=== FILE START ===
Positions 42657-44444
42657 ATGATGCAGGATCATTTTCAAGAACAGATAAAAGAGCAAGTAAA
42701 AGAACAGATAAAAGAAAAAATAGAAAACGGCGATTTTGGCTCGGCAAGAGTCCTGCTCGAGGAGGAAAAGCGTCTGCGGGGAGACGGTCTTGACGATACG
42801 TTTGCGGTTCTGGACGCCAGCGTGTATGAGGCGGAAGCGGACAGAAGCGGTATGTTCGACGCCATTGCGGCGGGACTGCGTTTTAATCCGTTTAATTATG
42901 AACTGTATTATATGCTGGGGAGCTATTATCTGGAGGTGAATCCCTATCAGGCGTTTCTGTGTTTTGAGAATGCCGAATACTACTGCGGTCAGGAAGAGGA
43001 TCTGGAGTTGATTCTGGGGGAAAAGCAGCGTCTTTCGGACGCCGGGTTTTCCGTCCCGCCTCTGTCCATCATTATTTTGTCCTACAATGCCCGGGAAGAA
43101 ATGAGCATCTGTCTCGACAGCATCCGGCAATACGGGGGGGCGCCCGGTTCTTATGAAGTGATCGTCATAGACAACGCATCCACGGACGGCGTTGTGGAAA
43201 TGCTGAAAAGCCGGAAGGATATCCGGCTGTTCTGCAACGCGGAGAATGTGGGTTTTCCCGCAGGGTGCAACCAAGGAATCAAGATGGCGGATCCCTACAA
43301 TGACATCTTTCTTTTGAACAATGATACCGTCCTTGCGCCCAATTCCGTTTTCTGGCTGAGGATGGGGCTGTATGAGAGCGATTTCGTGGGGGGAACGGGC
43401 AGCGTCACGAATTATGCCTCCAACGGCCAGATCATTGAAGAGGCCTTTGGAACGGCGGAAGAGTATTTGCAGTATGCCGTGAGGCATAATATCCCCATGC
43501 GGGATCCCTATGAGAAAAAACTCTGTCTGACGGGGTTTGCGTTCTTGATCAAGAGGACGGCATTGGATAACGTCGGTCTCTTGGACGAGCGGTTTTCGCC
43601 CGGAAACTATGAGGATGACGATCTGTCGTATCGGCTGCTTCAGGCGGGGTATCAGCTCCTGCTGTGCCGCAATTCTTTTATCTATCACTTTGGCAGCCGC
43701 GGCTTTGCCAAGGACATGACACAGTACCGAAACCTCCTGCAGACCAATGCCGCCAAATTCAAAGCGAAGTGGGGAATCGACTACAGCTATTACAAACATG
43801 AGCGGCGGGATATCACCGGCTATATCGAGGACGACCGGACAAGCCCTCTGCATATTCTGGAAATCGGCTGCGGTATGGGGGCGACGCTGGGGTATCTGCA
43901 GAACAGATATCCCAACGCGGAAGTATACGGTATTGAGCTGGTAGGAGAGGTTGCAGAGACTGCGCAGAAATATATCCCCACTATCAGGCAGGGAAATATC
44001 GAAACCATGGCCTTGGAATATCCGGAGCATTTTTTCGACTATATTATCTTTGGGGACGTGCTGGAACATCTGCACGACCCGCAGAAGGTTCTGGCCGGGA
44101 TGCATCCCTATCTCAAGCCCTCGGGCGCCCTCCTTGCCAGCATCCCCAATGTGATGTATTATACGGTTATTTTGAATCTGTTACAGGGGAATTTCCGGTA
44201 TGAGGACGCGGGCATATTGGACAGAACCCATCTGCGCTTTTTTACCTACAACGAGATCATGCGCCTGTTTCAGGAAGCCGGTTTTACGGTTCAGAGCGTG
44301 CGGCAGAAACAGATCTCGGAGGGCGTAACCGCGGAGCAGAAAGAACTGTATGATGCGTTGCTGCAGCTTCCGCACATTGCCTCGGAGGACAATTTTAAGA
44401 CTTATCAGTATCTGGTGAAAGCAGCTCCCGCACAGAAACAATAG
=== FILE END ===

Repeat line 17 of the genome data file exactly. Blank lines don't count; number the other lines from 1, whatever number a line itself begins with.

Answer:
44101 TGCATCCCTATCTCAAGCCCTCGGGCGCCCTCCTTGCCAGCATCCCCAATGTGATGTATTATACGGTTATTTTGAATCTGTTACAGGGGAATTTCCGGTA